Cortical development depends on neuronal migration of both excitatory and inhibitory interneurons. Neuronal migration disorders (NMDs) are conditions characterised by anatomical cortical defects leading to varying degrees of neurocognitive impairment, developmental delay and seizures. Refractory epilepsy affects 15 million people worldwide, and it is thought that cortical developmental disorders are responsible for 25% of childhood cases. However, little is known about the epidemiology of these disorders, nor are their aetiologies fully understood, though many are associated with sporadic genetic mutations. In this review, we aim to highlight X-linked NMDs including lissencephaly, periventricular nodular heterotopia and polymicrogyria because of their mostly familial inheritance pattern. We focus on the most prominent genes responsible: including DCX, ARX, FLNA, FMR1, L1CAM, SRPX2, DDX3X, NSHDL, CUL4B and OFD1, outlining what is known about their prevalence among NMDs, and the underlying pathophysiology. X-linked disorders are important to recognise clinically, as females often have milder phenotypes. Consequently, there is a greater chance they survive to reproductive age and risk passing the mutations down. Effective genetic screening is important to prevent and treat these conditions, and for this, we need to know gene mutations and have a clear understanding of the function of the genes involved. This review summarises the knowledge base and provides clear direction for future work by both scientists and clinicians alike.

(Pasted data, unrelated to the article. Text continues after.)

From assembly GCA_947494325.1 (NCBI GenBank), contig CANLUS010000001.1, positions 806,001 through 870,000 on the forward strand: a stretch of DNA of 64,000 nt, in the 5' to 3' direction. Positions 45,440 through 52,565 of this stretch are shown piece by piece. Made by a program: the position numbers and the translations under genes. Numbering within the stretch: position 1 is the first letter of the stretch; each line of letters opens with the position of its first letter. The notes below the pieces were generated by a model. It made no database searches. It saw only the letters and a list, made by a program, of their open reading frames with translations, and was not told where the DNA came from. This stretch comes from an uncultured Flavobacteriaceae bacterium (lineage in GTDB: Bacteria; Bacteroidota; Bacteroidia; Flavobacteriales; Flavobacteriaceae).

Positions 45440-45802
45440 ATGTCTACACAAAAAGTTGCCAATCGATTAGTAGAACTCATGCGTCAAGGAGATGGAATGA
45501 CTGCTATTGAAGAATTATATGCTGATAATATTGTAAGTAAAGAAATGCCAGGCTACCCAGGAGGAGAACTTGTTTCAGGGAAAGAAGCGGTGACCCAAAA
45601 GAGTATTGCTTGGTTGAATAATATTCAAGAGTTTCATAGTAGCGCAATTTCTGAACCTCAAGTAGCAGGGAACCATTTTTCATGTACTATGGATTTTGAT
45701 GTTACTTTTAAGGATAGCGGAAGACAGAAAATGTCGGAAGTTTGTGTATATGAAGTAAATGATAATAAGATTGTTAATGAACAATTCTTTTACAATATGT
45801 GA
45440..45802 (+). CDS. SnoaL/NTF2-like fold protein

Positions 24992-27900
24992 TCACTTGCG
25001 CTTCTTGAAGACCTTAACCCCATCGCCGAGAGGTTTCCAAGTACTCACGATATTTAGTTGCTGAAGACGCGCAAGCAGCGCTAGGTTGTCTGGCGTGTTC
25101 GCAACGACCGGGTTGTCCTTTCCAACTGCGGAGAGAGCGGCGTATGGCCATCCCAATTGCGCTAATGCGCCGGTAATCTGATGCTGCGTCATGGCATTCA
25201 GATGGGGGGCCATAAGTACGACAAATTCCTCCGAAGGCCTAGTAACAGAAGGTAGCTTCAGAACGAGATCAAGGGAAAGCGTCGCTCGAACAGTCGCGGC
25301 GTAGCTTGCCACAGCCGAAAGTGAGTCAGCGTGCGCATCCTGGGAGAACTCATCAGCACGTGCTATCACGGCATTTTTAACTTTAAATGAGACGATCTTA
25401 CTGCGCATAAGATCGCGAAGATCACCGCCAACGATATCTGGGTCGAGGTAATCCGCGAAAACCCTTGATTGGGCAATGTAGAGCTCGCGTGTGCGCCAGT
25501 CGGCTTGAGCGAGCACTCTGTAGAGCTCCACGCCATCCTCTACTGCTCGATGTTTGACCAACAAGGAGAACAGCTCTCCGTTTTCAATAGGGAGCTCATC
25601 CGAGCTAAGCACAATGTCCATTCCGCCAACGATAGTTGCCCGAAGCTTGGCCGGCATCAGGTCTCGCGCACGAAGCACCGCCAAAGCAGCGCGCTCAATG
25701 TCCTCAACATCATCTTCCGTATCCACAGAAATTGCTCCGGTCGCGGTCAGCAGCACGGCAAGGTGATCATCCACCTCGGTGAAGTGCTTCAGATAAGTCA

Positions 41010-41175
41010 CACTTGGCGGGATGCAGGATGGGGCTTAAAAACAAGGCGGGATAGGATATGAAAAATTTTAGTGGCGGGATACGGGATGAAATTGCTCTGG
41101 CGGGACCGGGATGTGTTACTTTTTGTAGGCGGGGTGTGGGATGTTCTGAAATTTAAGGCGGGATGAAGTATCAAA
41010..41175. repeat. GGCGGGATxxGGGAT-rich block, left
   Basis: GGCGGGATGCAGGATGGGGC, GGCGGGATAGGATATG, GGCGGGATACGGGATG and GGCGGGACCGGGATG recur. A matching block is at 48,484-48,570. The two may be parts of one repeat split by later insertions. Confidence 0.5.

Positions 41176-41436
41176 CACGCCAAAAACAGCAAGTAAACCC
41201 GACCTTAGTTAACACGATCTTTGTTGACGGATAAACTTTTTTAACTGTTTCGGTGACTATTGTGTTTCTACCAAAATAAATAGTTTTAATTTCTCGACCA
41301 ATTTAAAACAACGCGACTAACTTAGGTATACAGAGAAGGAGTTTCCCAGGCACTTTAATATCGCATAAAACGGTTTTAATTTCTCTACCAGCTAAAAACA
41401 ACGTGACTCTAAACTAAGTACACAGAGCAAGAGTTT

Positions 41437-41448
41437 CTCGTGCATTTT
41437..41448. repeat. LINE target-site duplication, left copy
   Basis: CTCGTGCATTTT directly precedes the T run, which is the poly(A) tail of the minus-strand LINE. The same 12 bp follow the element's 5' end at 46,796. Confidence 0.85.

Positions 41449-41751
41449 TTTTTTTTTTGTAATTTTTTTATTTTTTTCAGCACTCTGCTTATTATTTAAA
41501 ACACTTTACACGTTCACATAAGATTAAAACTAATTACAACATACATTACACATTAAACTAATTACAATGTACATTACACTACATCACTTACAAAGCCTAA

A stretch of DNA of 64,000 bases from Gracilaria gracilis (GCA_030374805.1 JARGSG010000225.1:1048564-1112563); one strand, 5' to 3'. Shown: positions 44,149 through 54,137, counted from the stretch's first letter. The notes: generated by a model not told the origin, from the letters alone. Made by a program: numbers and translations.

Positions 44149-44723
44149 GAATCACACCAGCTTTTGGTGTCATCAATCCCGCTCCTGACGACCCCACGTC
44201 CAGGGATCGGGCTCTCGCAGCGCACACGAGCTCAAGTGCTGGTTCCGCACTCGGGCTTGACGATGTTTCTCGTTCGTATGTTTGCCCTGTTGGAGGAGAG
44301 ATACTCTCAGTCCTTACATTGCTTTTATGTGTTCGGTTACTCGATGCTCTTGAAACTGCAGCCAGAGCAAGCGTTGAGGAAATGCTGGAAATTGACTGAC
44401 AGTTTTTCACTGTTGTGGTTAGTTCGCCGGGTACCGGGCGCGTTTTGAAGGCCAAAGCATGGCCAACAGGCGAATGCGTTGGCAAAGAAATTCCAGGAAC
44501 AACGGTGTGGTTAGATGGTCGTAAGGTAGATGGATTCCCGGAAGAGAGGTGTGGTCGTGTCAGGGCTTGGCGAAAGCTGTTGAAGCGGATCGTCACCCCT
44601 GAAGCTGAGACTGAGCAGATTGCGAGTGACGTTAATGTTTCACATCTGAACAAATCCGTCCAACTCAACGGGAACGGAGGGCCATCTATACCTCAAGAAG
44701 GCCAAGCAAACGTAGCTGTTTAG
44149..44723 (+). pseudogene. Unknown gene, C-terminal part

© 2023 The Authors. International Journal of Developmental Neuroscience published by John Wiley & Sons Ltd on behalf of International Society for Developmental Neuroscience.